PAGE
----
Abstract
It appears that consciousness science is progressing deeply, especially in its search for the neural correlates of consciousness (the NCC). Can contemporary research on the NCC give us a new understanding of the difference between cognitive machinery and the phenomenal flow of consciousness?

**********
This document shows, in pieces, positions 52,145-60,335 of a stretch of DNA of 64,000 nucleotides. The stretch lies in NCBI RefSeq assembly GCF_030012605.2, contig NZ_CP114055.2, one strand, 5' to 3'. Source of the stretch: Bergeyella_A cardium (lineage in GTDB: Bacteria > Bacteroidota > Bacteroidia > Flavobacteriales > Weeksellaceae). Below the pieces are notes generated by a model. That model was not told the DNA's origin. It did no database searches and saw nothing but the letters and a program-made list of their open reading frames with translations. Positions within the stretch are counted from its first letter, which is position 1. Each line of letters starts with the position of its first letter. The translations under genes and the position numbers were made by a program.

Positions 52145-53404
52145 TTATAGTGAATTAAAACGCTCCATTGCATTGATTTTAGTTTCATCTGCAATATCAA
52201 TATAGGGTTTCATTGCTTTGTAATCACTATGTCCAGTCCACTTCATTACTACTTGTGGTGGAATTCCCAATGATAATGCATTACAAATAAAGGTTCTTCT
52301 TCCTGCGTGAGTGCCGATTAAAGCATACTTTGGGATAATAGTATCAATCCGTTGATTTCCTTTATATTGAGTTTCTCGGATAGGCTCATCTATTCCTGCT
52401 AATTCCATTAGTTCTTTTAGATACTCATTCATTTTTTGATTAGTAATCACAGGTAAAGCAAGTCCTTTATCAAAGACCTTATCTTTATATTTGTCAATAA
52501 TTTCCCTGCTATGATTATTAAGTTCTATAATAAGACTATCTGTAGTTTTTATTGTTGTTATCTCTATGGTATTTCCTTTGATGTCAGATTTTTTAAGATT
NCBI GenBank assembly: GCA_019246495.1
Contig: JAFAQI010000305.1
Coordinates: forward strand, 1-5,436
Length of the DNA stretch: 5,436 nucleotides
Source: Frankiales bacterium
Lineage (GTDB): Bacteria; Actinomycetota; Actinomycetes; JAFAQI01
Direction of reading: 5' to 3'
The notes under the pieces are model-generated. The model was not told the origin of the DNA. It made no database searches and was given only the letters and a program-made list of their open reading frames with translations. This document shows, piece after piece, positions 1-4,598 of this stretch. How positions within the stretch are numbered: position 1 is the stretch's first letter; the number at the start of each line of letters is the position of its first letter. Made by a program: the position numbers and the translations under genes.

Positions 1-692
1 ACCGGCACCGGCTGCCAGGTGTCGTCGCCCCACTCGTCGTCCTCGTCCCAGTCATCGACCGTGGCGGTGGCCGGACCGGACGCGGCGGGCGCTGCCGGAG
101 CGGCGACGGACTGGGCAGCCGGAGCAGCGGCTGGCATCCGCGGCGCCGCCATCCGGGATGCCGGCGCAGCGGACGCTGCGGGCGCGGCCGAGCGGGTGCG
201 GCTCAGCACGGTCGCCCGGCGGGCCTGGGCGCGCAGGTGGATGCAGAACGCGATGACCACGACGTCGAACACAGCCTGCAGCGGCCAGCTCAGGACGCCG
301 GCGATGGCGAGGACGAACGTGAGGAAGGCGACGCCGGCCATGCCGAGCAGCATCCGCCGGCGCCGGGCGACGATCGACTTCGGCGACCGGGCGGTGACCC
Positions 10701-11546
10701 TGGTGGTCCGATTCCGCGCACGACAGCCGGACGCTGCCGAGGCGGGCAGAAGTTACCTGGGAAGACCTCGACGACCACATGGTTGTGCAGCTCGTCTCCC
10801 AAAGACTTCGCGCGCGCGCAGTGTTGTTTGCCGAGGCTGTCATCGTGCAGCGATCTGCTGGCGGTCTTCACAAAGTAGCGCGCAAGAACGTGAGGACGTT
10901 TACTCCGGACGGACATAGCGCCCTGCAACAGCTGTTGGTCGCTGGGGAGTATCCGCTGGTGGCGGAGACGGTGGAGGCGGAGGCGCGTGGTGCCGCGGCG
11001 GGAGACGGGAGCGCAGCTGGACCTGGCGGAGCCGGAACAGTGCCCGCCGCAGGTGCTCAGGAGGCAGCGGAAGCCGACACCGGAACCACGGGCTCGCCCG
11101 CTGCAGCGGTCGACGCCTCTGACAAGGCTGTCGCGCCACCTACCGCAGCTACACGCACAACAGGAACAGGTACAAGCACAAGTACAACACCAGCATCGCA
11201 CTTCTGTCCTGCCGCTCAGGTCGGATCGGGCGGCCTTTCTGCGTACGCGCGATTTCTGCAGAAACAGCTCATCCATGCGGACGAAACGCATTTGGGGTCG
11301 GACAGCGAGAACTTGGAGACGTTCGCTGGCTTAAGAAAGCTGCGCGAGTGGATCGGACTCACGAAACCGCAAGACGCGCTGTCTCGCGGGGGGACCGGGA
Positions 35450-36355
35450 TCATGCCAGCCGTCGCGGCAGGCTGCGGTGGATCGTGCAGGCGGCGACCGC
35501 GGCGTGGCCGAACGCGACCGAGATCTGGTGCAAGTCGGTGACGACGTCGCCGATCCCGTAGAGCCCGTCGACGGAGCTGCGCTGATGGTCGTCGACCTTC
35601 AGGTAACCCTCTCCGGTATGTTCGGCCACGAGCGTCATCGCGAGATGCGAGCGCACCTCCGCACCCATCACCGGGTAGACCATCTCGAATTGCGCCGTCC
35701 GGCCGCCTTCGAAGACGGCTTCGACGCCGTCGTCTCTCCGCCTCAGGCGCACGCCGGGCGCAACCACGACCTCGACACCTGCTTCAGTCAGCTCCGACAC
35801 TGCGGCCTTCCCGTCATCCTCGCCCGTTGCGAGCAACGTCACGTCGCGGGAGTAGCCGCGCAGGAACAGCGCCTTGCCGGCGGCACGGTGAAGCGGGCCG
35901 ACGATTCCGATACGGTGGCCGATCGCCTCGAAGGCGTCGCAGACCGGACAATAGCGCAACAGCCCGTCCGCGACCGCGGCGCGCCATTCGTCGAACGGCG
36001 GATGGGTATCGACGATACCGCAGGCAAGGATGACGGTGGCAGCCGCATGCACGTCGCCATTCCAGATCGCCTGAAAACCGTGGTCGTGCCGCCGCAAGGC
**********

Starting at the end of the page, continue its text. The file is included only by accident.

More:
There are two main approaches to solving this problem, one is functional-based (focusing on the assumption of eliminative materialism: that consciousness can be reduced to our cognitive functions), the other is state-based (focusing on the assumption that in a certain sense phenomenal consciousness overflows cognitive accessibility). From a conceptual point of view both approaches are problematic: the functional-based approach seems to set aside such crucial aspects of consciousness as its phenomenology; and the state-based approach seems to overestimate first-person conscious experience in trying to demonstrate that the core neural bases for phenomenal consciousness and for access consciousness are located in anatomically separate regions of our brain. I will discuss the line of argumentation of both approaches in order to see whether the experimental paradigms in a search for the NCC bring new light to the fundamental difference between cognitive machinery and the phenomenal flow of consciousness